He “would not play the Pharisee,” he often said. Almost alone among Northern leaders, Lincoln did not cloak himself or the Union cause in all righteousness. He knew what the Founders knew. Slavery was largely confined to the Southern States. He had told his dearest friend Joshua Speed how he “crucified his feelings” on seeing shackled slaves conveyed South “like trout on a line.” Now, it was almost as if he were speaking to his slaveholding friend as he acknowledged the sin of the whole nation in the offense of slavery.
Lincoln knew Massachusetts was the home of Abolitionism. But its great ports had also carried on what president Jefferson had called that “execrable traffic.” Great Yankee merchant families had made fortunes. And some of those fortunes were built on bones.
Lincoln would not now disavow his anti-Slavery convictions. He evinced a decent respect for the opinion of mankind against “wringing one’s bread from the sweat of other man’s faces.” Still, he urged his countrymen to “judge not lest ye be judged.”
He knew how ships might leave West Africa with six hundred souls crammed naked and chained into stinking cargo holds and arrive in the Americas with only two hundred yet living. The worst of Southern plantations, Lincoln knew, could not approach horror of the Atlantic Slave Trade in the bondsman’s “two hundred and fifty years of unrequited toil.”
While Confederate President Jefferson Davis railed against the barbarism of his Yankee foes, Lincoln condemned no one. He never accused. He never sought to pluck the speck from his neighbor’s eye. Instead, he had mused in private and sometimes among small groups how the Almighty might have given victory to either side on a single day during the four-year Golgotha of “this fiery trial.”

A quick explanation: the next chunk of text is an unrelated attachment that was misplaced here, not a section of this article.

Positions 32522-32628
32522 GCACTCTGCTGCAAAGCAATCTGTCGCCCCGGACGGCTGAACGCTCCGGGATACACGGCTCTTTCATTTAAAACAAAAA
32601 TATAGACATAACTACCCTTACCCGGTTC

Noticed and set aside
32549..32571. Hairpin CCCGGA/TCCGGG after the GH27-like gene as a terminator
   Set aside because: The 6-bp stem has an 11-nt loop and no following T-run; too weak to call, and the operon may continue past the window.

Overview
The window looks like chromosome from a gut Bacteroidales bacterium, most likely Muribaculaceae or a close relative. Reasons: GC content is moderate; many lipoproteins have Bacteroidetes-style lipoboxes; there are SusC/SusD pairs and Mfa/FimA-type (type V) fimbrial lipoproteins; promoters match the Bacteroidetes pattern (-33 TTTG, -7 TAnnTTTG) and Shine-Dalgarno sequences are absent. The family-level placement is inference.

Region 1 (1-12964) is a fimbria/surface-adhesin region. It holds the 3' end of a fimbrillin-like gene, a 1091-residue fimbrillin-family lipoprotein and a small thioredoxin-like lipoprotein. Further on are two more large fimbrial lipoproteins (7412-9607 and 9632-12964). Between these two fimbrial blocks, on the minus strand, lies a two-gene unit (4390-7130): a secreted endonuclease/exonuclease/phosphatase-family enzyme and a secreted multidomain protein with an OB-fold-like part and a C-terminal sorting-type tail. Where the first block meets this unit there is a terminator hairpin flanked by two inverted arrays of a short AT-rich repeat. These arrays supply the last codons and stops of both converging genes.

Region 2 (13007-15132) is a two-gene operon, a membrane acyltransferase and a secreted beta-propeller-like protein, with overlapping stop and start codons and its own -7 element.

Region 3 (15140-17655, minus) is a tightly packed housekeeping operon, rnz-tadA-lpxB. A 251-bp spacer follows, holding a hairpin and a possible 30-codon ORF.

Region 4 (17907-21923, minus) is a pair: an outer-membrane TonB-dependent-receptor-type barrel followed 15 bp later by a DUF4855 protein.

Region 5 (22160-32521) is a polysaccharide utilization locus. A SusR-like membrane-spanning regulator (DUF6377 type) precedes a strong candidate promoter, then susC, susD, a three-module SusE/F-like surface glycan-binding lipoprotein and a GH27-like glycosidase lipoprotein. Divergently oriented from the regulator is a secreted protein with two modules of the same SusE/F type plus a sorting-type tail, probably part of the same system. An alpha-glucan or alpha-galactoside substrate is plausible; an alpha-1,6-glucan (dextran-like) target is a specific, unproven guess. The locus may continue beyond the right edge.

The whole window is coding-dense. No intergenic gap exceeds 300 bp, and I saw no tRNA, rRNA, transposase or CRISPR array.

What if Pickett’s Charge had succeeded at Gettysburg? What if Vicksburg had held? What if Gen. Sherman had been defeated before Atlanta?
When Jefferson Davis tried to rally his ragged rebels against Sherman’s all-conquering host, he boasted that the grizzled red-haired devil would meet the same fate in Georgia that Napoleon met in Russia. In one of his few recorded jokes, Union Gen. Ulysses S. Grant had replied: “And who will supply the snow?”
If we look for a sublime example of American Exceptionalism, we will find it here. What other nation could conclude a four-year bloody Civil War with such an address? Lincoln called for “malice toward none, charity for all.”
“The judgments of the Lord are true and righteous altogether,” Lincoln said of the wholly unexpected bloody, protracted, and revolutionary struggle. Not only had the Union been preserved, but the cause of Disunion — human bondage — had perished in the fires.
Abolitionist editor and orator Frederick Douglass that day entered the White House, the first time a black man was an honored guest an Inaugural reception. The president asked him his opinion of the address. “Mr. Lincoln, it was a sacred effort.”
Lincoln called America “the last best hope of man on earth.” Yet in our time, in our land, a thousand unborn children are beheaded daily by an organization that is sheltered and funded by our own taxes. This dread toll deprives our people of genius and industry. Every child born in America has the potential to earn a million dollars.
We know the truth about these unborn millions. “Ultrasound has made it impossible to deny that that thing in the womb is a human being,” writes Time magazine’s Joe Klein. We have seen the evidence of Klein’s dictum in practical effect.
We agree with Lincoln that “nothing stamped in the divine image was sent into the world to be trod upon.” And yet we proceed as if the judgments of the Lord are not intended for us, and that His justice will sleep forever.
Lincoln And The Judgment Of God.